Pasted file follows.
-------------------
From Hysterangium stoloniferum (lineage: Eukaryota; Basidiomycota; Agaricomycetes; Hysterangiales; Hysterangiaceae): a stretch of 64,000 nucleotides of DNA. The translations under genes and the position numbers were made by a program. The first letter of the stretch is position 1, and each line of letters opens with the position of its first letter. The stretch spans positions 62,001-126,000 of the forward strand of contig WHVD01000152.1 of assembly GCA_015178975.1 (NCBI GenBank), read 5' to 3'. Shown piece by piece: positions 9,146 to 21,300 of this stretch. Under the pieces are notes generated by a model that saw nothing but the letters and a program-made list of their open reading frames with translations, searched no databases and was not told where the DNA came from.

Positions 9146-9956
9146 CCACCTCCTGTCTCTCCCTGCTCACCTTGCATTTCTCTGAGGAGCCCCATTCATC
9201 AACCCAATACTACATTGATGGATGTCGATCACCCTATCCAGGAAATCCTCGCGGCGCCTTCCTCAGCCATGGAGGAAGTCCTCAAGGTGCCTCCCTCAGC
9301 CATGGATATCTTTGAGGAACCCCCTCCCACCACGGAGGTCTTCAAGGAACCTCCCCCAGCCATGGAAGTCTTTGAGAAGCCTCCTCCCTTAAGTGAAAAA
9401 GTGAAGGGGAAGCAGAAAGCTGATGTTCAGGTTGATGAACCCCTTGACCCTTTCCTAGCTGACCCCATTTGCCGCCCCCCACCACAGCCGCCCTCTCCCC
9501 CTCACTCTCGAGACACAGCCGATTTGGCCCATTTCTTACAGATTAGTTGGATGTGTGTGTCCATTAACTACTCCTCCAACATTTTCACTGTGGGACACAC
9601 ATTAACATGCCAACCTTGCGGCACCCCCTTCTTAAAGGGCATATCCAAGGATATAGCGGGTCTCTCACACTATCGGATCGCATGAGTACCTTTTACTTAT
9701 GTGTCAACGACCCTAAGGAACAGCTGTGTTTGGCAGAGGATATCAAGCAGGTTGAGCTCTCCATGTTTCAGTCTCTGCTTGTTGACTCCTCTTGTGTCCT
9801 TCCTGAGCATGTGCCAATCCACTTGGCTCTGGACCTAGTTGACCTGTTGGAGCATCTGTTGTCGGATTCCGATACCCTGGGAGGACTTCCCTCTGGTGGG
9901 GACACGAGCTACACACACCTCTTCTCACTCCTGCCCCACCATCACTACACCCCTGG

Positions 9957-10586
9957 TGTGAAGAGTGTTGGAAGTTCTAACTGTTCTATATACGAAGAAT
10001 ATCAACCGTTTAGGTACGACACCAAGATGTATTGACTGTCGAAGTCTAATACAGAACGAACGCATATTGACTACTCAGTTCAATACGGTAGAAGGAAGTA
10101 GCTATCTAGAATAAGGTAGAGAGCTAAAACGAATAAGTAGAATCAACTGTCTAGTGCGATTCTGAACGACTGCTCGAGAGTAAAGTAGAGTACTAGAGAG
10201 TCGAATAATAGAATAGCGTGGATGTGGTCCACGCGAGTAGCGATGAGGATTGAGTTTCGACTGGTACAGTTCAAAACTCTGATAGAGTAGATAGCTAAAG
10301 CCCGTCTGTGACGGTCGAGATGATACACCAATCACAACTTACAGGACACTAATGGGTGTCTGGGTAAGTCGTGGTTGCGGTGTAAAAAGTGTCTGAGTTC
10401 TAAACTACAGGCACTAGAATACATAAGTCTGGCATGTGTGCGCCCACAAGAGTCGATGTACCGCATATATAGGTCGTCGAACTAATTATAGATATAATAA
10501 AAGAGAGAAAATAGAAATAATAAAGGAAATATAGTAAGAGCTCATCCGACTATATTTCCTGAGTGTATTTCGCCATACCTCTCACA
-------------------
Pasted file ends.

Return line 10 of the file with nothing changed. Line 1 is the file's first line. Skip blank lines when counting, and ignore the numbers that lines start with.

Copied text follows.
9801 TCCTGAGCATGTGCCAATCCACTTGGCTCTGGACCTAGTTGACCTGTTGGAGCATCTGTTGTCGGATTCCGATACCCTGGGAGGACTTCCCTCTGGTGGG